Oct. 2, 2014
Hosting a monster event like the Olympics is a major undertaking, one that involves a massive infusion of public money and a realignment of public priorities, all on the bet that the payback will be worth it.
Sometimes, a host city measures its Olympic success more in symbolic and political terms than in dollars and cents.
In 1936, the National Socialist government in Germany, which had been awarded the Games before the Nazi rise to power, saw the summer Olympics in Berlin as a chance to propagandize its views of racial supremacy.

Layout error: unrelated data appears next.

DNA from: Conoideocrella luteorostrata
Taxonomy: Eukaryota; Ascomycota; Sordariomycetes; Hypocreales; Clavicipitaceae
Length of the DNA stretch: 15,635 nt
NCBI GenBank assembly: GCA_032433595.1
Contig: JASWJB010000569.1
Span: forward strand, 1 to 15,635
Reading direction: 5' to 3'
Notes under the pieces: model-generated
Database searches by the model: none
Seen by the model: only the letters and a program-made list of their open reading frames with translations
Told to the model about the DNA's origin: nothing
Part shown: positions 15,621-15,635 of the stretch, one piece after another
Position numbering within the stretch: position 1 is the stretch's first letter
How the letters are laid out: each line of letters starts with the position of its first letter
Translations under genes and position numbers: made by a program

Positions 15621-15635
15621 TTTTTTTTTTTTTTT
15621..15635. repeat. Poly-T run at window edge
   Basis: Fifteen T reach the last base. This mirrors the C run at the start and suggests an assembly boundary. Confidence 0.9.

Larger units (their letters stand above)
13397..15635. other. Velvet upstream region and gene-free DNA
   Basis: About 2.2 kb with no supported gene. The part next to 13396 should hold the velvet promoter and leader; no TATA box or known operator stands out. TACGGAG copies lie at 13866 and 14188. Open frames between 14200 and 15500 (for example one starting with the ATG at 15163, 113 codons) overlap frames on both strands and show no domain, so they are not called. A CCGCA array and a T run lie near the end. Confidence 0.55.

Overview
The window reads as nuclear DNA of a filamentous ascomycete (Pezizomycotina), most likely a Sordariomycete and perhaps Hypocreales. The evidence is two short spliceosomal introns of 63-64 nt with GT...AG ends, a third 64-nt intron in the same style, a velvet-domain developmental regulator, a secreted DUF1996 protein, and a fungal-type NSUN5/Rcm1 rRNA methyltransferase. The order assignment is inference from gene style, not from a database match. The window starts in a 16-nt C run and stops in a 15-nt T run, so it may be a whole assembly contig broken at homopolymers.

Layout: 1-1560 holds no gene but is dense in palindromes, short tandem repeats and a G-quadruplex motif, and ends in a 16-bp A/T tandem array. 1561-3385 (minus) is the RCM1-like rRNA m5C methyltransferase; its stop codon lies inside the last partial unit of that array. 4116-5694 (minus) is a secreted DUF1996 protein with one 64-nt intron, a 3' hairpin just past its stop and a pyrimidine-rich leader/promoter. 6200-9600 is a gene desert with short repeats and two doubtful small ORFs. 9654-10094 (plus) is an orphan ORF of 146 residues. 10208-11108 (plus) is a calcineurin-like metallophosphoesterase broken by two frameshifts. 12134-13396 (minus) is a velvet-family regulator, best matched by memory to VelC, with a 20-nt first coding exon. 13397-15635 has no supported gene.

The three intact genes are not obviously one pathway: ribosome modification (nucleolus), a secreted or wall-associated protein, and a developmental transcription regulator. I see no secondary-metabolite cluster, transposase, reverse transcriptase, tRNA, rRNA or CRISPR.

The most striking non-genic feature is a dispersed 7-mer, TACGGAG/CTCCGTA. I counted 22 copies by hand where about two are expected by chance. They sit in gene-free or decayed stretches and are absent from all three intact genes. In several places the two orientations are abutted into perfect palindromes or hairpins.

The 1964 summer Olympics in Tokyo allowed Japan to demonstrate it belonged to the community of nations.
Sometimes, the payoff is clear in economic terms. Continue reading